How To Take Care Of Your New Dental Crown

Posted on: 13 August 2019


Did you just have a crown put on your damaged tooth? You might be excited to see a white, porcelain tooth when you smile and not to experience pain anymore when you drink hot or cold beverages. On the other hand, you might have some concerns about caring for your crown in the coming years. Here are a few tips to keep you on the right track.

Keep brushing well.

The crown does provide a barrier between your real tooth and your mouth. This will help protect the tooth from future cavities and decay. However, it does not do anything for your gums. You need to keep cleaning the crown-covered tooth and the area around it so that the gums stay healthy. Healthy gums make for a healthy tooth! Brush twice a day as usual, and spend a few seconds focusing just on the gumline around that crown-covered tooth.

Avoid dark beverages.

Your crown is made from a stain-resistant material. However, the teeth around the crown can still stain. If they develop too much staining, they will be a different color from the crown, which will make the crown stand out. Stay away from red wine, dark beer, and coffee, all of which are known to stain teeth. Instead, reach for white wine, tea, and light beer.

Don't chew on hard things.

Porcelain is very resistant to wear, but it can be damaged. If you bite down on something too hard, the porcelain could crack. A cracked crown could allow bacteria to seep in and cause more decay in the tooth beneath the crown. Don't bite down on hard candy, nuts, or anything plastic. (Opening a package with your teeth is a terrible idea even if you do not have a crown.)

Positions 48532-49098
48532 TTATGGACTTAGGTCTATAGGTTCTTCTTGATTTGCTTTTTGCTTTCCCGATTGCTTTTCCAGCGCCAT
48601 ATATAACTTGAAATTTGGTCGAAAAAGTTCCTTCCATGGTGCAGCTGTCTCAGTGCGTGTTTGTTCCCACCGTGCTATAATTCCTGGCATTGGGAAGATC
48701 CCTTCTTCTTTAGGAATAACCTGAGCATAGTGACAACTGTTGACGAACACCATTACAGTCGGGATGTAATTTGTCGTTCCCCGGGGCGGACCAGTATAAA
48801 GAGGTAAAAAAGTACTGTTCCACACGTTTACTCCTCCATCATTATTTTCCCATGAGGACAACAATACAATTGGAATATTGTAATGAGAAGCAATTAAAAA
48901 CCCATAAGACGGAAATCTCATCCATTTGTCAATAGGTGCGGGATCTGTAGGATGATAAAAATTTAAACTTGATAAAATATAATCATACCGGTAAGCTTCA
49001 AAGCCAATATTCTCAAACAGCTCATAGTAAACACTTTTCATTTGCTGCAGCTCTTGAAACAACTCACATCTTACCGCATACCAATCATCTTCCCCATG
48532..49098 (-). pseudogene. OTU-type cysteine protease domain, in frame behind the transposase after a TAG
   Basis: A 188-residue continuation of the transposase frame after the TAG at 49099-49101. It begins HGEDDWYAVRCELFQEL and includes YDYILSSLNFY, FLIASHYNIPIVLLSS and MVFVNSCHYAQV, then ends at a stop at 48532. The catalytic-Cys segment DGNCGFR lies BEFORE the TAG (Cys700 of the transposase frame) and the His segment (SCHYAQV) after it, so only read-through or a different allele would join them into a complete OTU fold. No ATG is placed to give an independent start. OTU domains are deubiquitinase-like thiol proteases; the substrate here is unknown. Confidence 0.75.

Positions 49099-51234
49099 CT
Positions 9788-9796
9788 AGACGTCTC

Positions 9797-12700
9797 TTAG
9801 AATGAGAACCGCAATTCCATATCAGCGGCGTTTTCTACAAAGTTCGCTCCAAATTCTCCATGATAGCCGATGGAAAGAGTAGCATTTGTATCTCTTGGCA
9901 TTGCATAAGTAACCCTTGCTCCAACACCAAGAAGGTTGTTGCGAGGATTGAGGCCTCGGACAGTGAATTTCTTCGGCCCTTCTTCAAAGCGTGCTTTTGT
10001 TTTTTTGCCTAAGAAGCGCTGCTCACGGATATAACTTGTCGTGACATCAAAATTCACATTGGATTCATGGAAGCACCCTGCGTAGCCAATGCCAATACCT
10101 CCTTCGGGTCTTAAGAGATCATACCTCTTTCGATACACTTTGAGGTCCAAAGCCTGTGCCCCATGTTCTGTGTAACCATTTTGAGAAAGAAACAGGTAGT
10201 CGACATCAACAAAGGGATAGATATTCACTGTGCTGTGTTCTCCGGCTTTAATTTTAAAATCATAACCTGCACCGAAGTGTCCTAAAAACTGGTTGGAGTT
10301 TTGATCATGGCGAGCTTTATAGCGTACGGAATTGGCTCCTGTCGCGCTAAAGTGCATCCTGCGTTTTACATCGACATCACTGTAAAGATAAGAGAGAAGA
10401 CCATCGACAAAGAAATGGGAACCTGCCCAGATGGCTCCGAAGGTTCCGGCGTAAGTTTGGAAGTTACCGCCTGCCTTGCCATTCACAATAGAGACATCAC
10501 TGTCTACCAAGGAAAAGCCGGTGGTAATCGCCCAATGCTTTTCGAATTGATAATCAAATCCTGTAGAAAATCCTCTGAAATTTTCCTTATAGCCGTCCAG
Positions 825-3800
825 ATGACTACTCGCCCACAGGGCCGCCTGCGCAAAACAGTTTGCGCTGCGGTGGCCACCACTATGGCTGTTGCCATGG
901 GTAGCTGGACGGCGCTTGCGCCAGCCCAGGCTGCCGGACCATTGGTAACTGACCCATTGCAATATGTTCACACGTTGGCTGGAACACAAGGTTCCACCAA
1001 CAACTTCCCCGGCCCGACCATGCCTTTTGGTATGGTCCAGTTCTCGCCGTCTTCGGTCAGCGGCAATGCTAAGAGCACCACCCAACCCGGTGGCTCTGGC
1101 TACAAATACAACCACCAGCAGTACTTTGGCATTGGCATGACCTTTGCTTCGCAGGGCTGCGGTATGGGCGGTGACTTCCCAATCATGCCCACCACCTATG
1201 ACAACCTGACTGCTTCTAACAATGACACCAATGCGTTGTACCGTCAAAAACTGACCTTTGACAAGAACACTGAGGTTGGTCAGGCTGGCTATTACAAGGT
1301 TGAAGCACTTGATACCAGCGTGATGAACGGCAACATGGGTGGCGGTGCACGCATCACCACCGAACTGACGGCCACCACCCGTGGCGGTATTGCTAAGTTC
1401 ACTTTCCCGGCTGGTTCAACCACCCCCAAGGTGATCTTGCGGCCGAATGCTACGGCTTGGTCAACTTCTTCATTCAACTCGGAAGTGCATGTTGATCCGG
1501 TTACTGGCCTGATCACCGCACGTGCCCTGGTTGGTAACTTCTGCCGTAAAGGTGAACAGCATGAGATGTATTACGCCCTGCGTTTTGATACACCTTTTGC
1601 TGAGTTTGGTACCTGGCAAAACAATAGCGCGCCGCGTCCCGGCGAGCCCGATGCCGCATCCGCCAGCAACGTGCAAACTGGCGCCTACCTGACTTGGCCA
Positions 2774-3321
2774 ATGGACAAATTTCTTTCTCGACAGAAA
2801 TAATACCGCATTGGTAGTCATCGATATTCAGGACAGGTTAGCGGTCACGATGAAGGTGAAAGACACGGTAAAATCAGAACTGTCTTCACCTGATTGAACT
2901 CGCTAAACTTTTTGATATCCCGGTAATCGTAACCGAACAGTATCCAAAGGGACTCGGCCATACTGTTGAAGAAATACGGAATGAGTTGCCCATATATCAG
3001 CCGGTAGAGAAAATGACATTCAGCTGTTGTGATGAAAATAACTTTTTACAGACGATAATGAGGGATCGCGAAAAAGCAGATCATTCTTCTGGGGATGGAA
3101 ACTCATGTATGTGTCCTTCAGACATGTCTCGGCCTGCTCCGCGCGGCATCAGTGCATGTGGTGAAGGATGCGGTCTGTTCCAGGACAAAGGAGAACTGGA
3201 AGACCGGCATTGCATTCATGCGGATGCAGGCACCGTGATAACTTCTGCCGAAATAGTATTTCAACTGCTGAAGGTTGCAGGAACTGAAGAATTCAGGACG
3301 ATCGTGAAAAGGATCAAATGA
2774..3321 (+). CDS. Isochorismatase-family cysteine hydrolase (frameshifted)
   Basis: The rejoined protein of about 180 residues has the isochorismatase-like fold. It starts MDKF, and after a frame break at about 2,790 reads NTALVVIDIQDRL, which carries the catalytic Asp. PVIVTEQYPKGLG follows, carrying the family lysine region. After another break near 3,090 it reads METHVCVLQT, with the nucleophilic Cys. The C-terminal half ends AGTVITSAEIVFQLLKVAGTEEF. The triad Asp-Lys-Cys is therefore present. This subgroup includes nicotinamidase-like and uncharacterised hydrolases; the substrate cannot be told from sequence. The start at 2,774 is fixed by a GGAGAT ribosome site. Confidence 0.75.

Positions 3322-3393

See your dentist.

It's important for everyone to see the dentist once or twice a year for a checkup. This is even more important when you have restorations in your mouth like a crown. If something does go wrong with the crown, such as a chip or a crack, your dentist will notice it early and can fix it before the tooth underneath suffers the consequences.

In general, a crown does not require a lot of maintenance or any major lifestyle changes. To learn more about proper crown care, reach out to your dentist. They may even have a pamphlet or some other materials they can provide you. Reach out to them to learn more about crowns.